Customers have asked about text-indexing software. We now have a text-indexer which stores associatons between words and numbers. As we show in this note, one example of the use of this tool is to index all words (3 characters or longer, and excluding a designated list of words to ignore) in a collection of files. The indexing uses AllegroCache and B-trees.
The example uses four files with are normally put in a directory named text-index/. A zipped tar file named text-index.tar.gz can be downloaded (click on the filename). Extract that file into a convenient directory, such as the Allegro 8.1 directory (where Allegro CL 8.1 was installed). A subdirectory named text-index/ will be created with the files listed below.
The file included are:
The first step in creating a text index is to create an index file. This is done with the function open-text-index and it returns an text-index instance. Then you add to this index strings and locations. The following transcript illustrates this:
;; First we set the value of user::*test-index-dir*. Where ;; we are running Lisp, it is the text-index/ subdirectory of the ;; current directory: cl-user(3): (setf user::*text-index-dir* (pathname "text-index/")) #P"text-index/" ;; Now we compile and load the file test-index.cl. The file ;; string-hash.cl should also be compiled and loaded: cl-user(4): :cload text-index/text-index.cl ;;; Compiling file text-index/text-index.cl ;;; ... ;;; Compiling file text-index/string-hash.cl ;;; ... ; Fast loading text-index/text-index.fasl ;; We use the text-index package so we do not have to qualify ;; variable and operator names: cl-user(10): (use-package :text-index) t ;; We defined a filename for the index and we create (or open, if ;; it exists) the index: cl-user(14): (defparameter testfname "text-index/tutorial.ti") testfname cl-user(15): (defparameter ind (open-text-index testfname :if-does-not-exist :create)) ind cl-user(16): ;; Now things are set up, we add items to the index: cl-user(16): (index-word ind "jans" 1) nil cl-user(17): (index-word ind "ahmon" 1) nil cl-user(18): (index-word ind "fritz" 2) nil cl-user(19): (index-word ind "kevin" 2) nil cl-user(20):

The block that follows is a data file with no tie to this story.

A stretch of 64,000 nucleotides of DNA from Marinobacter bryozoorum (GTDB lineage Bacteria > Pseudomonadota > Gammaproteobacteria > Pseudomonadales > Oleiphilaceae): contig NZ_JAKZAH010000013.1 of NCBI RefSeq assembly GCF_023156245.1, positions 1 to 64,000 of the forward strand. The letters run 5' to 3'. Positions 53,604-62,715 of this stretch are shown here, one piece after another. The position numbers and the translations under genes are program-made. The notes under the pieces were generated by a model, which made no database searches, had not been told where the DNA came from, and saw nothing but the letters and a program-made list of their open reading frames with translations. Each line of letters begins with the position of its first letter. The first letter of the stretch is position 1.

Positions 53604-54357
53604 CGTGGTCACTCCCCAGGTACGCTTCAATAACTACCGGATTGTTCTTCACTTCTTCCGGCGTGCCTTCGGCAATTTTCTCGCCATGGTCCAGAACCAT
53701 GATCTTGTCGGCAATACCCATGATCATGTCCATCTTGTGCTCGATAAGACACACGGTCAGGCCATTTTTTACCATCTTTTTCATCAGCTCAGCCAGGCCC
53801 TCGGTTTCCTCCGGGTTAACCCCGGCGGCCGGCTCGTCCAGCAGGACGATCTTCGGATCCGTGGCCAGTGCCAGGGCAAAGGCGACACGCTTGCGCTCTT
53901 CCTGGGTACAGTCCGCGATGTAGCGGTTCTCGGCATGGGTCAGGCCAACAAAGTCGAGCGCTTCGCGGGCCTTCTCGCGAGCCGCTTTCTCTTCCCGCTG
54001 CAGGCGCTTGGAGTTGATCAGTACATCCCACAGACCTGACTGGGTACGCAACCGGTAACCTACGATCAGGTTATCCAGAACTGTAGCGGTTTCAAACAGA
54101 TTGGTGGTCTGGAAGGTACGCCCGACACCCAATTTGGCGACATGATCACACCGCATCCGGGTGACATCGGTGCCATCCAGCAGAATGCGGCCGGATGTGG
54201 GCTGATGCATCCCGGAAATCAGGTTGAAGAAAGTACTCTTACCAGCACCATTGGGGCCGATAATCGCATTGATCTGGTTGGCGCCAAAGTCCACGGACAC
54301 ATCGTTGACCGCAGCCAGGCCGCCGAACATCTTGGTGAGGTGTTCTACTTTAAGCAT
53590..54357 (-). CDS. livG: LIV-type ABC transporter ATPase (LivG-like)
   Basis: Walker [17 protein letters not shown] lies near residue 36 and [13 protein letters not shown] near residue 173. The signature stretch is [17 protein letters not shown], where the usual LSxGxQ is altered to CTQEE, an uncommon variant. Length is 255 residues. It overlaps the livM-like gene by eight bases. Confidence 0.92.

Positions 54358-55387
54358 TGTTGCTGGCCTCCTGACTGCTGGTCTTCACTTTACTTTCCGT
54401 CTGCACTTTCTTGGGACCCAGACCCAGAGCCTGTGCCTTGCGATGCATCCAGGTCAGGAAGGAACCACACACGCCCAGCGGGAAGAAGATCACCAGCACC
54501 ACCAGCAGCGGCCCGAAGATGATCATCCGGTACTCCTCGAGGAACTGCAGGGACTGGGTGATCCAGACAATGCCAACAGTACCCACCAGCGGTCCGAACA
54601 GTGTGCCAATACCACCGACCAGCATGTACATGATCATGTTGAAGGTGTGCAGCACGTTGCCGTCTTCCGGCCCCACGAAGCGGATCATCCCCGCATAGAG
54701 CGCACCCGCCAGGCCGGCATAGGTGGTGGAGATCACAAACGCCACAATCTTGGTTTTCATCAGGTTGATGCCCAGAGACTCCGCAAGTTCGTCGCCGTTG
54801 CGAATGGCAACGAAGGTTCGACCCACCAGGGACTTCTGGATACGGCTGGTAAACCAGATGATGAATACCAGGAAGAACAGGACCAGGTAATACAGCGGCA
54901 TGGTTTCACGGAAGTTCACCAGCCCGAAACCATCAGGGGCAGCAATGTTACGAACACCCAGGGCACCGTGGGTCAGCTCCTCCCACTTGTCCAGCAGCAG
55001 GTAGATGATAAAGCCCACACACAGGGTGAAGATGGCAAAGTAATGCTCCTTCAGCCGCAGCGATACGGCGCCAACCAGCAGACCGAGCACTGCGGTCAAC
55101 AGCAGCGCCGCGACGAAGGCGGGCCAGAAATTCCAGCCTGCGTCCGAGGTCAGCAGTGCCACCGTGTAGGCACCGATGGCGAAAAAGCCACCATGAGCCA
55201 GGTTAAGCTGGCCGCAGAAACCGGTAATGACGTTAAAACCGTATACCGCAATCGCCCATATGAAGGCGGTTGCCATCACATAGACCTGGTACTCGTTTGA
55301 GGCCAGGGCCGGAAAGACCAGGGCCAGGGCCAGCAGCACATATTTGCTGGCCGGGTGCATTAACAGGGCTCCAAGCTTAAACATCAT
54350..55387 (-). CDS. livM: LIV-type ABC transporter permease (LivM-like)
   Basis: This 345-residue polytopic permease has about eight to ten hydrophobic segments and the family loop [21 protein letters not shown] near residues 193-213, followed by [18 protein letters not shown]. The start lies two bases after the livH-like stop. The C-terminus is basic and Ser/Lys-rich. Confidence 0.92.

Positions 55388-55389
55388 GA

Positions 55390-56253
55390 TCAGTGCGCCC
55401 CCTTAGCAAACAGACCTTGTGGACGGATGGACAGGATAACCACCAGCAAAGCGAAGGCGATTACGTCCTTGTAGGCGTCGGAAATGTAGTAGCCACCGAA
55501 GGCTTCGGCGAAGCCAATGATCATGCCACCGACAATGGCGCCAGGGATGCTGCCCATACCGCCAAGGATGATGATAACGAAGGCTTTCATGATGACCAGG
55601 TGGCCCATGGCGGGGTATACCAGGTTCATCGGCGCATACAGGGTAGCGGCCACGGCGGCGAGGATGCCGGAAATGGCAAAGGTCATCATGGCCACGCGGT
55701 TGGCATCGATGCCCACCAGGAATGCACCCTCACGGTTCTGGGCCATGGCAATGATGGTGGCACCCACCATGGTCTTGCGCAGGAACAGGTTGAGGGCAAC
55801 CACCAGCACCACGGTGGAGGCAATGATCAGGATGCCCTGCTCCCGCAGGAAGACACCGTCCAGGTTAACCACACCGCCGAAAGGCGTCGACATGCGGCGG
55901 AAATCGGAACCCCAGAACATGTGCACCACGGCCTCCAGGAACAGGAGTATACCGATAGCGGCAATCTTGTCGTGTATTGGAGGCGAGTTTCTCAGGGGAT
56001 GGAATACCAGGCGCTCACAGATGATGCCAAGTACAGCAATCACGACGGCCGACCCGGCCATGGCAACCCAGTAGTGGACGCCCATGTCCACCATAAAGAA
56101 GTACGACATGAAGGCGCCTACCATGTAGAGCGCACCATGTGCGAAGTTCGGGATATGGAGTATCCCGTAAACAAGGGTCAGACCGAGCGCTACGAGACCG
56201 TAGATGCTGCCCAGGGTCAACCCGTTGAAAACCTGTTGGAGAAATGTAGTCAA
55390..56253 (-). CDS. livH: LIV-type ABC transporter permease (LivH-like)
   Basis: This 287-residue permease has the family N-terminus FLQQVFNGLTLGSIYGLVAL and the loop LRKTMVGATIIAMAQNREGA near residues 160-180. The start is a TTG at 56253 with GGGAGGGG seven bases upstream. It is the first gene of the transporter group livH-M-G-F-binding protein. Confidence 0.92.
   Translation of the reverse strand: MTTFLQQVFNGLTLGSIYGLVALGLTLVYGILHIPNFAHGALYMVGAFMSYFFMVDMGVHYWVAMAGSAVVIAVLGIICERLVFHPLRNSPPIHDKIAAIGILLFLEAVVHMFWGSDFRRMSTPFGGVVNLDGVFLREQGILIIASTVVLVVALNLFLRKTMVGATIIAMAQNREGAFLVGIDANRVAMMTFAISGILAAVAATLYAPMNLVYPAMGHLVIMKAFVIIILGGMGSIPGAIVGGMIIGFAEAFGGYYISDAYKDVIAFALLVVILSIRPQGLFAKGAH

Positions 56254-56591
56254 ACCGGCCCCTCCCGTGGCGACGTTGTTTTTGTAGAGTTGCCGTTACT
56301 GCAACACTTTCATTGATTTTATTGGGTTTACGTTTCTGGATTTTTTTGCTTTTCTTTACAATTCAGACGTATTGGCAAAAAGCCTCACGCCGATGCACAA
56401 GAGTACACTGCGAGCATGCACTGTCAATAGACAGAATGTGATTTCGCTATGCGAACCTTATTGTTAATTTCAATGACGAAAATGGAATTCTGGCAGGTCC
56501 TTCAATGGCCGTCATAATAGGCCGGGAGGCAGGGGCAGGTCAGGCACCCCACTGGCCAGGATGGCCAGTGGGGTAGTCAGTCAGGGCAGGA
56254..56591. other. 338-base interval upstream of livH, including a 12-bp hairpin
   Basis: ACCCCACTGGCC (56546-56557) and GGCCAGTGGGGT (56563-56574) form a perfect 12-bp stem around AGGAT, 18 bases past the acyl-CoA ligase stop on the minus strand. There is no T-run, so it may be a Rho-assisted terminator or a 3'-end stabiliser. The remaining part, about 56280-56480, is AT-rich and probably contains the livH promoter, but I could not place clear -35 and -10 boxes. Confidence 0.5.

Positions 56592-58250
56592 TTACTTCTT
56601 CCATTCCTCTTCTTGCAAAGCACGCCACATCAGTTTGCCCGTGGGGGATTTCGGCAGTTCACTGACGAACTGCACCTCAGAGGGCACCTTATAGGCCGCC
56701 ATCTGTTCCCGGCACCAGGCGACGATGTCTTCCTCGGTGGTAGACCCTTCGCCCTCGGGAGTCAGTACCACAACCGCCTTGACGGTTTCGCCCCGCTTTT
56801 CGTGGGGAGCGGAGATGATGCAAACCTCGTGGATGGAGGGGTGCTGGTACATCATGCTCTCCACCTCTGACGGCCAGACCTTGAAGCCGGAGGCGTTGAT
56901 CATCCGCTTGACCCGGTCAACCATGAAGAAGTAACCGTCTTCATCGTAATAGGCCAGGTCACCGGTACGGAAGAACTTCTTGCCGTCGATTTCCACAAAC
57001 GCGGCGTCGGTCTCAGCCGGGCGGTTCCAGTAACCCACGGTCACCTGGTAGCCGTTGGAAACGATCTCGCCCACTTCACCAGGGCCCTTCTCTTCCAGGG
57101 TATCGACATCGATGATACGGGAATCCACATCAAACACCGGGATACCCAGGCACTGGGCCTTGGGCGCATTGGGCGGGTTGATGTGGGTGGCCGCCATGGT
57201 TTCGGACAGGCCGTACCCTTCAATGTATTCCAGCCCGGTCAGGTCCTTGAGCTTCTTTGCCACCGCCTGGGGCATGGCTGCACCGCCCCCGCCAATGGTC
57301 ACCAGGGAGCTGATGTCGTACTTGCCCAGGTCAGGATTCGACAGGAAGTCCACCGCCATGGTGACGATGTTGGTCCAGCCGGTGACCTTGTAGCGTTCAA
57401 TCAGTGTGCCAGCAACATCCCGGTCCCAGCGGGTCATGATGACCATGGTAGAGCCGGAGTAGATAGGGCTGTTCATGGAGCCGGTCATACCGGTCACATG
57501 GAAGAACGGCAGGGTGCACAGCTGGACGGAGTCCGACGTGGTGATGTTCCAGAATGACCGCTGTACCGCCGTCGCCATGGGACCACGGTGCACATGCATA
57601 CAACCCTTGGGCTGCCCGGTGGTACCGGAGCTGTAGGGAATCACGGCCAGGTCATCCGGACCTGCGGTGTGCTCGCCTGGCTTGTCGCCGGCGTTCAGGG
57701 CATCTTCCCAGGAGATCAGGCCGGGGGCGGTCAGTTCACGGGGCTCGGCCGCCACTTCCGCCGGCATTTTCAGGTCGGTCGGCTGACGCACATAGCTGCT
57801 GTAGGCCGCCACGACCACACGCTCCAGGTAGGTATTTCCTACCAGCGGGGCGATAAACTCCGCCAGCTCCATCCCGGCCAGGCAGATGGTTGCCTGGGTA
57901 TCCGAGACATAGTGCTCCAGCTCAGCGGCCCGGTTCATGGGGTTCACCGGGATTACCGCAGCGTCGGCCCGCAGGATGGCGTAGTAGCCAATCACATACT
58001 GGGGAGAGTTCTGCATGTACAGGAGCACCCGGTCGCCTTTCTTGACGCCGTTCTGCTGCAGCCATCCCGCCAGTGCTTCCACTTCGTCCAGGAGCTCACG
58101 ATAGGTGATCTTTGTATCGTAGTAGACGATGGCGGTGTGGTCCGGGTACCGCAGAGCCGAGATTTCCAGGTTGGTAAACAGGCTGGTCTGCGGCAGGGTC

The index associates strings with a value. This value should be an integer, one that can be represented by a (signed-byte 32). We have indexed four names, jans, ahmon, fritz, and kevin, and placed two in location 1 and two in location 2.
So far, this may seem simple and unimpressive. The power of the text indexer is that it can place very, very many words in an index very quickly and extract index information very quickly. So far we haven't done anything that could not as easily be done with hashtables (the key is the string and the value the location). But hashtables are hard to make persistent (they do not have a easy representation storable in files) and they tend to work less well when you have tens or hundreds of millions of entries.
We are not in this example going to have millions of entries because there is no convenient suitable collection of files which all users reading this note will have access to. All we can do it show how it can be used to index a collection of files and then you can try it out on some collection of your own.